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Salsify: Low-Latency Network Video through Tighter Integration between a Video Codec and a Transport

Background and Motivation

Credit: Sadjad Fouladi
Real-time Internet video systems are built by combining two components: a transport protocol and a video codec. In existing systems, these components operate independently, occasionally communicating through a standardized interface. For example, the video encoder reads frames off the camera at a particular frame rate and compresses them, aiming for a particular average bit rate. The transport protocol updates the encoder’s frame rate and target bit rate on a roughly one-second timescale. The congestion response is generally reactive: if the video codec produces a compressed frame that overshoots the network’s capacity, the transport will send it (even though it will cause packet loss or bloated buffers), but it subsequently tells the codec to pause encoding new frames until congestion clears.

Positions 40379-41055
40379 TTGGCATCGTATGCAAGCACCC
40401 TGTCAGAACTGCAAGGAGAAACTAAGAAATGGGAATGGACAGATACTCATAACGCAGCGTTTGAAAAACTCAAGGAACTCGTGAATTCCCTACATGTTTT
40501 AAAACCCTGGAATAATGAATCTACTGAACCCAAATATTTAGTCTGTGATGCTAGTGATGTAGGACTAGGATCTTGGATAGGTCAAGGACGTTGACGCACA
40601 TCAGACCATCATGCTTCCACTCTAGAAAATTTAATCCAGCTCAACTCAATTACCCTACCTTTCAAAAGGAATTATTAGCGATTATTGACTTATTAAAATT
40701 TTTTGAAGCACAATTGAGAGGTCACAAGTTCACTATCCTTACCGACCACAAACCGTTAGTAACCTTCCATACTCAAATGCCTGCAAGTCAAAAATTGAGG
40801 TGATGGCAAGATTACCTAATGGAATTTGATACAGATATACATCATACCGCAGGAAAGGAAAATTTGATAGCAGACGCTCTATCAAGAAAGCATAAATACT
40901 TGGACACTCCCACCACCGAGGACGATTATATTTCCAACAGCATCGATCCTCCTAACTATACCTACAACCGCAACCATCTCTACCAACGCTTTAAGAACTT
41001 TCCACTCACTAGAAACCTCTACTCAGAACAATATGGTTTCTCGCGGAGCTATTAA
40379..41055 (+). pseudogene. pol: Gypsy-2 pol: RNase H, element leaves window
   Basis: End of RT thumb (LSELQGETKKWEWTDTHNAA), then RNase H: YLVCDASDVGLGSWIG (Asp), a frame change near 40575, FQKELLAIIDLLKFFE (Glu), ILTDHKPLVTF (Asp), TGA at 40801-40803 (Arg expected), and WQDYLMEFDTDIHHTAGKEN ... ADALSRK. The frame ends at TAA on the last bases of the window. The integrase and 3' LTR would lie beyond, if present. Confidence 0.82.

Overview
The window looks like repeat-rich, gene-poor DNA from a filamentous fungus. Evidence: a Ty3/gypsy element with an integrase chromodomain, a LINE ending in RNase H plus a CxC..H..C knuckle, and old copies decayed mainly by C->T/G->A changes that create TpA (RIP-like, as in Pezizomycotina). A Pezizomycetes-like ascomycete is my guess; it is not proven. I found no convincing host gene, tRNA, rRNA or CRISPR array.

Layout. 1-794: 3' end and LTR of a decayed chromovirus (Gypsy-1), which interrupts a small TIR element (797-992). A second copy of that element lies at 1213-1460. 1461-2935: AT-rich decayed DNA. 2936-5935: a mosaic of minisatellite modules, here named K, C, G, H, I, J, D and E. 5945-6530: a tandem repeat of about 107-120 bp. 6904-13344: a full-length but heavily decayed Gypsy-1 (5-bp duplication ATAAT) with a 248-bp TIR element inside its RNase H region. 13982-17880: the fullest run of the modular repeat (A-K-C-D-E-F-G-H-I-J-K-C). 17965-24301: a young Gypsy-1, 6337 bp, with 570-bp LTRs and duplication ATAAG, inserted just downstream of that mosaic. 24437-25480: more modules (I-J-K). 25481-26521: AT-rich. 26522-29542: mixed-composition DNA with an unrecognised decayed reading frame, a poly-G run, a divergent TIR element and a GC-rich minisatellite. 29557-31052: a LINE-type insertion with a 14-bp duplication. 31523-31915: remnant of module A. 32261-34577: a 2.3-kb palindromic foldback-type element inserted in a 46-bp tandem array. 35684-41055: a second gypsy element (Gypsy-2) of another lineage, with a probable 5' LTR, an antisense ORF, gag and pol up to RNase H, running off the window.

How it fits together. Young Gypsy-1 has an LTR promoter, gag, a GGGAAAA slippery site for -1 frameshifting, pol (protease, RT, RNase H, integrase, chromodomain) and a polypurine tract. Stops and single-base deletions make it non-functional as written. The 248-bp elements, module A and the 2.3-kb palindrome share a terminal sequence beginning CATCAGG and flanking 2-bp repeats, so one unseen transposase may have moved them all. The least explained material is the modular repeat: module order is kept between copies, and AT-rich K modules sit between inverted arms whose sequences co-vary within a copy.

As a result, current systems do not react fast enough to network variations, end up congesting the network, causing stalls and glitches.


This paper proposes Salsify, which includes a video-aware congestion control and a network-aware video codec. The goal of Salsify is to match video to varying network capacity. The high-level protocol is:
  • Every iteration of the control loop, encode:
    • A higher-quality version of next frame
    • A lower-quality version of next frame
  • Three options to send, based on sizes of encoded output:
    • Higher-quality version
    • Lower-quality version
    • Nothing: Skip frame after encoding it
  • Never send a frame unless the network is ready
Salsify achieve this by exploiting its codec's ability to save and restore its internal state(introduced in their ExCamera paper)